The Top Five Busy Mom Things to Do

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The Top Five Busy Mom Things to Do

Dear Mom,

In this report, I want to show you there is hope for your desire to have healthy children. You can change how you handle your fussy eater or your overeater. I look forward to helping you along the journey to having healthier eaters as you continue to be the best mom you can be!


Kathleen Fuller, PH.D. Surgeon of the Subconscious

This information in this report is for education purposes only.

Our children do follow in our footsteps.

The Top Five Busy Mom’s Things to Do for Solving Your Kids’ Eating
Fussy eaters are unwilling to eat many different familiar foods—is reportedly not so much a personality characteristic as a development from life experiences. This pickiness could reflect a genuine dislike of the scorned foods or an effort to resist parental attempts at control. In the new study, children who scored high as picky eaters were more likely to have mothers who felt they did not have enough time to eat healthfully and lacked a variety of vegetables in their own diets. Not to feel guilty, mom. It’s never too late to change and the following will help.

1. Look for information to help you become more aware. Like this new study, combined with past research, suggests the following advice: Children will NOT grow out of picky eating. This means adding a wide variety of foods when your kids are young. Food kids like or don’t like doesn’t change much from the age of two or three to age eight. Know that new foods are often more likely accepted at age two to four than at four to eight.

2. To establish the love of good eating, find quick ways to serve a variety of fruits and vegetables that benefit everyone in the family. This is the one specific goal that you can set and the most important goal of all. Surprisingly, babies are often offered more vegetables as baby food than they receive as toddlers. Later, vegetables are often restricted by dislikes of mothers and other family members. You may have complaints that preparing vegetables, but choose to change your attitude. Choose to prepare the family’s meals with love not with complaints. And let go of the unfounded beliefs that children don’t eat particular foods.      
3. To set a good example for your children’s tastes, let them watch you enjoying many different healthful foods. In one study, if caregivers ate foods without comment, the positive impact was much less than when they enthusiastically consumed the foods. Children are known to model or copy what they see their caretakers do. So show enthusiasm for eating a variety of healthy foods.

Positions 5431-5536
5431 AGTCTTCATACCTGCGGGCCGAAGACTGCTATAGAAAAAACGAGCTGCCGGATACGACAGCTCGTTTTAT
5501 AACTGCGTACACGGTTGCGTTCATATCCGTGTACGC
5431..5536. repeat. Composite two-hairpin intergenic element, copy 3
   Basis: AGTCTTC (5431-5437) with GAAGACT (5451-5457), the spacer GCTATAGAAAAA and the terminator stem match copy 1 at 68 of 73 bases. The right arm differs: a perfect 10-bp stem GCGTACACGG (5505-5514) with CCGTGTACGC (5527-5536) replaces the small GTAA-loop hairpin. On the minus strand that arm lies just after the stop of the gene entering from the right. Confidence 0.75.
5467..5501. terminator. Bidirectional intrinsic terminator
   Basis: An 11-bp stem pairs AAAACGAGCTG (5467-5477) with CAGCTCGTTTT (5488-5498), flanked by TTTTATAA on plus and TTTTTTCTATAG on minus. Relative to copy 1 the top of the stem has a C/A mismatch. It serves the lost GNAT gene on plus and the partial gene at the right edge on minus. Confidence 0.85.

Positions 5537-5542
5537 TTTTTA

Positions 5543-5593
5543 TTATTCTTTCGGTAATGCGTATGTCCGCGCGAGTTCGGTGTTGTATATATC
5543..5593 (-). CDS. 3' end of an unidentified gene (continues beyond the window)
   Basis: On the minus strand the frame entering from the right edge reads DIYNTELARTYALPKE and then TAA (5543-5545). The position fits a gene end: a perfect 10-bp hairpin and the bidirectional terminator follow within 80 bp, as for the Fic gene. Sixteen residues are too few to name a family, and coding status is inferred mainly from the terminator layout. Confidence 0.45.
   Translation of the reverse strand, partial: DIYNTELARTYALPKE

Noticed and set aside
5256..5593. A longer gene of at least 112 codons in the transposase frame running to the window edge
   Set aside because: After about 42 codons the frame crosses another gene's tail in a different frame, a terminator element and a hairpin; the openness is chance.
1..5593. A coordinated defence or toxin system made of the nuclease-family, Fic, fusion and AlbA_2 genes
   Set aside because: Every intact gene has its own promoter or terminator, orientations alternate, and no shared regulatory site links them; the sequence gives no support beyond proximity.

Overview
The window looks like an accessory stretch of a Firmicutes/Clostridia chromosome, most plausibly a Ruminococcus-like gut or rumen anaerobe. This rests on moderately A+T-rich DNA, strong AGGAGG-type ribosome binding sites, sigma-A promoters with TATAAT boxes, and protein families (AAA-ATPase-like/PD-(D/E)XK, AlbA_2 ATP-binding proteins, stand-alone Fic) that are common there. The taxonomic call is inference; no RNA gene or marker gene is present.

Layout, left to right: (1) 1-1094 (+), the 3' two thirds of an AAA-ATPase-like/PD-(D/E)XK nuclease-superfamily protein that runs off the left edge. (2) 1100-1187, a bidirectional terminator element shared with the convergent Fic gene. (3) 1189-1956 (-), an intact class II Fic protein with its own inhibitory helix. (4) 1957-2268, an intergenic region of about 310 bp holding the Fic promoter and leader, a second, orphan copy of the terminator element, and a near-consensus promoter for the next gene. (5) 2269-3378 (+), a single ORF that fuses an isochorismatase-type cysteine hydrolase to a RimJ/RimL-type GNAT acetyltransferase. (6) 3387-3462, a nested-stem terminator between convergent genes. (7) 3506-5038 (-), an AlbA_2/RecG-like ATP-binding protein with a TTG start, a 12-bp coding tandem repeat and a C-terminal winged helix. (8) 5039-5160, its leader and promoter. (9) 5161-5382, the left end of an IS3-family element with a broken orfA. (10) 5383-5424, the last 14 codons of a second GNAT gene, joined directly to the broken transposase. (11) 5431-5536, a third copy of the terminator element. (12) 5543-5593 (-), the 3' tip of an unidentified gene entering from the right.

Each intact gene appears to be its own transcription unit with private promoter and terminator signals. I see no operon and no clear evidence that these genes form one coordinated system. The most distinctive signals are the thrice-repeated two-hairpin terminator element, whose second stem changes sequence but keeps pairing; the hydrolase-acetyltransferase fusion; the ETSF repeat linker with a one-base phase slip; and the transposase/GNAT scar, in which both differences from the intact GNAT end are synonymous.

4. To decrease the chance of picky eating, let go of the need to control mealtimes and let go of the meal becoming a power struggle. Mom’s you may be afraid for your children’s health. However, behavior scientists see control issues promoting picky eating at least, in some children. If your child has a protein, a vegetable, and a piece of fruit a day that’s enough and then let go of worry. You can also divide the food responsibility:

  • Parents and caregivers can: decide what foods are offered and when.
  • Kids can have the responsibility for deciding how much to eat.

This teaches them to use internal hunger signals to eat only what they need – something many adults raised in the “clean your plate” style find difficult and a factor in addressing the obesity issue in today’s children.

5. Finally, as you choose to follow through on all these ideas, be patient. Do what you can for them. Then make sure their fussiness is not keeping you from healthy eating. And allow for unique differences of personalities and personal food choices, as well as normal childhood behaviors that kids will outgrow. Many of the values you model as parents may not appear to be part of your child’s choice until their mid twenties. So be patient and keep your faith and your values. Plus mom, you may drop some weight by modeling eating more fruits and vegetables. How good is that for you?